IrrigationNZ is supportive of the latest report of the Parliamentary Commissioner for the Environment (PCE) which highlights gaps in the data and information relating to the environment in New Zealand.
“It is well known we have patchy environmental data in New Zealand, but it is important to have this highlighted by an independent body like the PCE, which will hopefully trigger investment into beefing it up,” says Elizabeth Soal, chief executive of IrrigationNZ.
“Many individual irrigators, and the majority of the large schemes, have been following good management practice for a number of years, and it is endlessly frustrating not to have correct and up-to-date data to back this up,” says Ms Soal.
“These data, as the PCE says, will inform good decisions and policy making. It is encouraging that this report puts pressure on decision makers - across the political spectrum - to look at our environment holistically, to find a unified and clear goal for what we want to achieve across land and water, and develop cohesive metrics and mechanisms to measure progress toward this. It is positive to note support for passing of the Zero Carbon Bill in Parliament today - which shows the country can unite on environmental issues.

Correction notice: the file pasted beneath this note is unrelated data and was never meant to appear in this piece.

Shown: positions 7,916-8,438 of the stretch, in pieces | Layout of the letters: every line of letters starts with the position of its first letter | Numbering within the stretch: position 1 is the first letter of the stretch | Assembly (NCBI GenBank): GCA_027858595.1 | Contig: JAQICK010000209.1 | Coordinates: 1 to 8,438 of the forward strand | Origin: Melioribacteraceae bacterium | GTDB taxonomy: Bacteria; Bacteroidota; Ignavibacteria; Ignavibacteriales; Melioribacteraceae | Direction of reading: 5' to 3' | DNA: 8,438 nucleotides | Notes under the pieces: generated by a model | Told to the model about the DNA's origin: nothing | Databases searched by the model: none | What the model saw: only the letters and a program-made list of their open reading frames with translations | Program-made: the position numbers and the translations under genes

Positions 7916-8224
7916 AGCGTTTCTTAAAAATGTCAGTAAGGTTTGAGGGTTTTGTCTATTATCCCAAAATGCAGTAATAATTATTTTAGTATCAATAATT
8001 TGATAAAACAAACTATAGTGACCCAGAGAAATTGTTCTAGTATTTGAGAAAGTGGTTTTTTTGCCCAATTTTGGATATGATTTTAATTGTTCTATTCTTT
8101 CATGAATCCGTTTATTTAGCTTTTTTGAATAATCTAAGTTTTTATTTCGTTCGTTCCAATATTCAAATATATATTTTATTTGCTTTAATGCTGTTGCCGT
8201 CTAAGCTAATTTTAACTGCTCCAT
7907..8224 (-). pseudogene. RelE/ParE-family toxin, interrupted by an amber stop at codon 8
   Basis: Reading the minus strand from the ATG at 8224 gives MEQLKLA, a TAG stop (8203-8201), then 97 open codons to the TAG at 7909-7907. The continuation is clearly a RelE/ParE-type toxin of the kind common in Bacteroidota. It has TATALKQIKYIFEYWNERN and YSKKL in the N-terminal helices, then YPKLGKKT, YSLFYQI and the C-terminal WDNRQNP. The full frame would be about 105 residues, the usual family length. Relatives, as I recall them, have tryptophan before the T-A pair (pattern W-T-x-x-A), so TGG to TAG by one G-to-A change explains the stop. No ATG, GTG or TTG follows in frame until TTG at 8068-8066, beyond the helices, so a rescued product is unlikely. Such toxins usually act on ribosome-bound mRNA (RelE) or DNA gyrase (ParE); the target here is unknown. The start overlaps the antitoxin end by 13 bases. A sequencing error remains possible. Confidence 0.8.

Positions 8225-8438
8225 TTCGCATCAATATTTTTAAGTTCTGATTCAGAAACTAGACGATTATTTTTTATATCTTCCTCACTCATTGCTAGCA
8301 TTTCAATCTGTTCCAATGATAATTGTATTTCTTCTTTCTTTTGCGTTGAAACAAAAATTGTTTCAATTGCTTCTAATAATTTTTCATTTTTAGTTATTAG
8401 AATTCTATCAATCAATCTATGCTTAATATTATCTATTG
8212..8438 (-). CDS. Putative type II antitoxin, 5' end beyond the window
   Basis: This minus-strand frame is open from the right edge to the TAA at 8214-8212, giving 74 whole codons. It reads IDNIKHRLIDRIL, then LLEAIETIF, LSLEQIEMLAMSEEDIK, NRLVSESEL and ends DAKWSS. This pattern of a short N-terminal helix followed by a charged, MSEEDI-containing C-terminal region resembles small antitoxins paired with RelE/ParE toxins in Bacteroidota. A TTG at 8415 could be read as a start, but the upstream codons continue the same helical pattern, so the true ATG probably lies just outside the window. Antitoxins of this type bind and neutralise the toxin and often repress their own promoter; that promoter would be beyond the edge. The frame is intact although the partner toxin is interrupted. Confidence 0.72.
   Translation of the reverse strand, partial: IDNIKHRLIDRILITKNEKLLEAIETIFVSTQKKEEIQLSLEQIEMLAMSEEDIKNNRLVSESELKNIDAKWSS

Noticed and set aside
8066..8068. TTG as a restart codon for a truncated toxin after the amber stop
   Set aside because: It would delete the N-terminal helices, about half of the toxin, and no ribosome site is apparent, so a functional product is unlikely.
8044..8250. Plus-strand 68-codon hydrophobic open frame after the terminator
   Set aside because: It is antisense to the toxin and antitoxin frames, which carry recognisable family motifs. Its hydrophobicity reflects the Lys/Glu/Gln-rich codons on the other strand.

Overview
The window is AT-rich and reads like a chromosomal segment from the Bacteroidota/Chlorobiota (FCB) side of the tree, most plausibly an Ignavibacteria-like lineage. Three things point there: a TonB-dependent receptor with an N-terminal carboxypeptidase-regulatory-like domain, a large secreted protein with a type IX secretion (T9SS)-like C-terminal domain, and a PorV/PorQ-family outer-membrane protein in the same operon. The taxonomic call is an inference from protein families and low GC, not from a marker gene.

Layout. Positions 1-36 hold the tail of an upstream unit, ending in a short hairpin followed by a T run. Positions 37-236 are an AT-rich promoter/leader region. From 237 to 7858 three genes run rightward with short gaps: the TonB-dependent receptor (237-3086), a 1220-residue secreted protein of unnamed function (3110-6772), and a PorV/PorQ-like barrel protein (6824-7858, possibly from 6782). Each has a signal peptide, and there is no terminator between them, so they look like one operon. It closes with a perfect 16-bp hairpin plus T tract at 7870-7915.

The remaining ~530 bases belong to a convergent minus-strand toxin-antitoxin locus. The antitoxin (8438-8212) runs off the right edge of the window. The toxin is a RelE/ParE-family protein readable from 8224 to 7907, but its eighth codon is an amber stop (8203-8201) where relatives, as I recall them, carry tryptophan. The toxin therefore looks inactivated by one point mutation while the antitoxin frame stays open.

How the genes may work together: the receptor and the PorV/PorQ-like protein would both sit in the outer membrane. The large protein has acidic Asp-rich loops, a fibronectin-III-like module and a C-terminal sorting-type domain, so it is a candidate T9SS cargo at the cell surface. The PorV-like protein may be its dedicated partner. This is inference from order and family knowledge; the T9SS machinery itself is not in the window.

“At IrrigationNZ we have prioritised development of a robust database of information for our sector. We have recognised the gaps that exist so we are committed to working with central and local government to address this. Unless we do, the lag times between action and effect will become longer and therefore the consequences more difficult to address.
“IrrigationNZ is also working on a project, in conjunction with the Ministry for Primary Industries, Environment Canterbury, and the Otago Regional Council, to make better use of data collected by these various sources.
“Many irrigation schemes are also addressing gaps in data at the catchment level with their own comprehensive environmental monitoring processes and we are pulling this together.
“Farm Environment Plans and water metering being undertaken by irrigated farmers are also all rich sources of data - but unless there is a national framework that can pull together all the diverse sources from different sectors and regions, we will end up with a piecemeal patchwork of information.
“Recently reported information about carbon in soil relates to irrigation is a good example. Unless we have good information about the state of our soils and the carbon content of it, farmers won’t know what is best for protecting soil carbon levels, whilst simultaneously reducing methane outputs,” says Ms Soal
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